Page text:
David Roberts, director of RUSI Qatar agrees with his colleague, noting that “There is a huge branding dynamic amongst the GCC countries, as David Ricardo, the British economist had spoken about, calling it comparative advantage. All the nations do a branding exercise while selling their countries to the world.” But while such competition can be positive for the market and for consumers, there is also a downside when it comes to the GCC, adds Roberts. “There is a lack of coordination amongst countries, say between Qatar and Abu Dhabi, when it comes to strengthening their financial sectors. How much of that is duplication of resources within the same country is anybody’s guess. Overall the GCC is marked by a lack of unity of goals and has not really acted like other global trading blocs,” he says. 

Intra-GCC trade

Setting a historical context to the trade between the GCC countries, Georgetown’s Nonneman says that figures and trends for intra-GCC trade are skewed by their share of oil and gas in their exports. He adds that until the 1990s intra-GCC trade remained shackled by a range of obstacles, from customs duties to incompatible rules and standards.  “So it actually made a lot of sense to develop the frameworks to reduce those barriers: from a free trade area (gradually built from 1983), to a customs union (launched in 2003 but remaining incomplete) and then the beginnings of a common market (from 2008),” he says. “As real effects of these two combined trends (development and integration), intra-GCC trade grew from USD22 billion (QAR80 billion) in 2003, to USD138 billion (QAR502 billion) in 2012.”

Discussing current trade relations between GCC countries with The Edge, Dr. Naser Al Tamimi, a UK-based analyst, journalist and the author feels that the impact of intra-GCC trade can, in his opinion, have a wider impact on the countries provided they continue with policy reforms that help increase the pace of economic diversification and allow the private sector to have a greater share in the economy.

GCC’s rising defence budgets

Thanks to regional instability and in line with GCC allies, Qatar has increased defence spending in recent years. (Image Corbis)

Thanks to regional instability and in line with GCC allies, Qatar has increased defence spending in recent years. (Image Corbis)

Another area GCC states invest in heavily and cooperate efficiently, thanks to the Arab Spring and regional instability, is defence spending. According to the Stockholm International Peace Research Institute (SIPRI) the Middle East region has accelerated spending 8.5 percent in 2012, despite an overall decline in global military expenditure last year. In June, local media reported that the US plans to sell Qatar two spare engines for C-17 Globemaster III transport planes. According to reports, this is the fourth arms agreement between the US and Qatar since December 2012, when Qatar was reported have purchased USD406 million (QAR1.48 billion) mobile rocket launchers. Qatar also ordered USD122 million (QAR444 million) in antitank missiles in April. Citing the Defence Security Cooperation Agency (DSCA), the report states that the latest  USD35 million (QAR127 million) purchase will enhance Qatar’s ability to operate its C-17s, supporting its capability to provide humanitarian aid in the MENA region and support its troops in coalition operations.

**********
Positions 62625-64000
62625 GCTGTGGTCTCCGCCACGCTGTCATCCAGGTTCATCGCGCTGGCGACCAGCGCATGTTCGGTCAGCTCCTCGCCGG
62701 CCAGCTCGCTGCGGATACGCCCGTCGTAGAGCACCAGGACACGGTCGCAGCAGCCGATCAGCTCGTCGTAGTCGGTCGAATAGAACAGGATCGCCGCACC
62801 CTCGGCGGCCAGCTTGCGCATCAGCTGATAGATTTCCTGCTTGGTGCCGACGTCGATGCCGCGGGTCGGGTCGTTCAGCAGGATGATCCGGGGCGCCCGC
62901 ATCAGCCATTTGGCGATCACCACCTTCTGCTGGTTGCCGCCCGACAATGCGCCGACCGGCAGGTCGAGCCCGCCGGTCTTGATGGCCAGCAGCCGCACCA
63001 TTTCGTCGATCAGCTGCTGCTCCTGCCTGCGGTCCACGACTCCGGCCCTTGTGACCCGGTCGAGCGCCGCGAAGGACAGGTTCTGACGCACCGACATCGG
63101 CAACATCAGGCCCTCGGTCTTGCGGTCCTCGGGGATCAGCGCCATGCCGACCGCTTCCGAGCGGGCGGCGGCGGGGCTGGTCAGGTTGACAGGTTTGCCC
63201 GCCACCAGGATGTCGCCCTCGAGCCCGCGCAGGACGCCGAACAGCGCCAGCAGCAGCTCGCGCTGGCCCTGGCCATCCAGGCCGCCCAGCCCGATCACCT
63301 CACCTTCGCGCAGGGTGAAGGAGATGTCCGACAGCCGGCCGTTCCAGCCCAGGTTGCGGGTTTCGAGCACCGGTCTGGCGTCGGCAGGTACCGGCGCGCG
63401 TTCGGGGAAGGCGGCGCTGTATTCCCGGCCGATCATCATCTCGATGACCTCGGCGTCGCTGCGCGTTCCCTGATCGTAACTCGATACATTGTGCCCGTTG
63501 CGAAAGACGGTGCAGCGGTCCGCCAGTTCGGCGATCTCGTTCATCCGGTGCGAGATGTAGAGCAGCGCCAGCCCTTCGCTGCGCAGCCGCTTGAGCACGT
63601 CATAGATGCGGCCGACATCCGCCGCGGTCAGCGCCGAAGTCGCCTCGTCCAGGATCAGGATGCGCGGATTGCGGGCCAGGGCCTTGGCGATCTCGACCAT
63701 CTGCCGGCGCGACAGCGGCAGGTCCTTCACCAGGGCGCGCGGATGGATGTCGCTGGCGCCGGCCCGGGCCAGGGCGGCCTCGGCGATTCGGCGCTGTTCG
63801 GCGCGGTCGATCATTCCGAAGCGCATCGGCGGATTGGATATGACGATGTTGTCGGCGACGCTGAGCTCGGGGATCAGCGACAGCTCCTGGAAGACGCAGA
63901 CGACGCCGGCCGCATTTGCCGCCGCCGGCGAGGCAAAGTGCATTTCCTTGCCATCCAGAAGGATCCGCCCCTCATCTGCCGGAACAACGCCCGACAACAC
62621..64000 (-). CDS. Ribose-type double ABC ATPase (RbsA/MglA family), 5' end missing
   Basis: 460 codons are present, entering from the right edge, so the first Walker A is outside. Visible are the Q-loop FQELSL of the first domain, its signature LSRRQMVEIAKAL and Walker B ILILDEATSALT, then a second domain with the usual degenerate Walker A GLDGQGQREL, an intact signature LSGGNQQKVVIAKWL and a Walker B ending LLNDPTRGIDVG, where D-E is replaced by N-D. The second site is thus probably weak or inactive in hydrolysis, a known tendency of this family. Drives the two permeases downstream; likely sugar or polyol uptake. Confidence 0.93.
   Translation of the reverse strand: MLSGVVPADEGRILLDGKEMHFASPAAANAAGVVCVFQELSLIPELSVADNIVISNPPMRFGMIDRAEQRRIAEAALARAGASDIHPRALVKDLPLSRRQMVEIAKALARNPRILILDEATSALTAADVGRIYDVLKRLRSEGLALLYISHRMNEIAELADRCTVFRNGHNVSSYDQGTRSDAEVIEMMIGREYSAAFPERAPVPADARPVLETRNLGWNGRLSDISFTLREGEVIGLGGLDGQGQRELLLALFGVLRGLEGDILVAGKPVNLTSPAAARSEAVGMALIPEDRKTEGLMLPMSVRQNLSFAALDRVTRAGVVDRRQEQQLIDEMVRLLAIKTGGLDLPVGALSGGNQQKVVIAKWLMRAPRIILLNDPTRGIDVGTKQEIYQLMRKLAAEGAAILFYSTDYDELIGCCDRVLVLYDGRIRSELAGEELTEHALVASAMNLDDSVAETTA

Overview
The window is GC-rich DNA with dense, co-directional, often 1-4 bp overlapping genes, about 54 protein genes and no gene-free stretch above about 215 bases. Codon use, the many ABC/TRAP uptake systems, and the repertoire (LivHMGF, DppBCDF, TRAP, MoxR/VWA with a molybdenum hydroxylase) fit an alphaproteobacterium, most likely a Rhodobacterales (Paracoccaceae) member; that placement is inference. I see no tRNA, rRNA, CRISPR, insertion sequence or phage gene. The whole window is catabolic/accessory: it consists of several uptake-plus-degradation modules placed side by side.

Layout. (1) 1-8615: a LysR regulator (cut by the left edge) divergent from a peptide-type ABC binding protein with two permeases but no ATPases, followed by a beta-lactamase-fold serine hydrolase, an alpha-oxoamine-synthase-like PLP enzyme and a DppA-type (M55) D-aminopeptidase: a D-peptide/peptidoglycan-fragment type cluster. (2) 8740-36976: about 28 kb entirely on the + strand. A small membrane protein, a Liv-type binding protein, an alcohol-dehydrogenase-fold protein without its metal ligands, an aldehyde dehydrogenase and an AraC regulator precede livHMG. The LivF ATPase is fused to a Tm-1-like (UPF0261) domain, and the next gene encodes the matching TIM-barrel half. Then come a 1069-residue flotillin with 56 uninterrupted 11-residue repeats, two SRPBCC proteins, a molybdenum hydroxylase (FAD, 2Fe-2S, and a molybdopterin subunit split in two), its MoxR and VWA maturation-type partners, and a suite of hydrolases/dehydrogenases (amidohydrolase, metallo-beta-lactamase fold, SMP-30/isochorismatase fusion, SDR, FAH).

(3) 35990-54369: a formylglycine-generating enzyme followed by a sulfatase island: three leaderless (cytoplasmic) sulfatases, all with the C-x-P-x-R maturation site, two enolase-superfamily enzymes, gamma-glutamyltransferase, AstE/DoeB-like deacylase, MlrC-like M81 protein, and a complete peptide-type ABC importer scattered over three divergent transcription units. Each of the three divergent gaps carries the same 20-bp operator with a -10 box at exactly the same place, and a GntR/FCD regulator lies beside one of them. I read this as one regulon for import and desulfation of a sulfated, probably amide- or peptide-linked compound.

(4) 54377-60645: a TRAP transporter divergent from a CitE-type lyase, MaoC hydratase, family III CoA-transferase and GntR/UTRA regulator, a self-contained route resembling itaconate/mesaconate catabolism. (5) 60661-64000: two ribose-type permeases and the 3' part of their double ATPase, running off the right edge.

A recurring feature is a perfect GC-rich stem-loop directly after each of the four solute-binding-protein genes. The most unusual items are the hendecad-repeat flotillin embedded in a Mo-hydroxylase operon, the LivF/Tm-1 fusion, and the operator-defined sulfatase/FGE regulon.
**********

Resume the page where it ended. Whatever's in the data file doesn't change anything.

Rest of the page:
Of course, one of the objectives of setting up the GCC was also military cooperation. Neil Partrick, a visiting fellow of the London School of Economics argues in his research paper, The GCC: Gulf State Integration or Leadership Cooperation? that the conflict between Iraq and Iran presented a major security threats to the Gulf Arab nations, necessitating this investment and show of unity. 

This need has further been exacerbated more recently by difficult relations with Iran and the ongoing Syrian conflict. Though Partrick adds that the GCC external defence is largely symbolic due to a numerically and practically limited force, with its shared interests, this is one of the areas that the GCC cooperation continues to be strongest, despite political differences and business rivalries between member states. For Qatar, with the apparent scaling back of its active role in regional political affairs, which some analysts feel might give rise to a quieter domestic focus, Doha is well positioned to take advantage  of its economic prominence in the region and to further increase its business influence and the competitive race for profits in the GCC and beyond.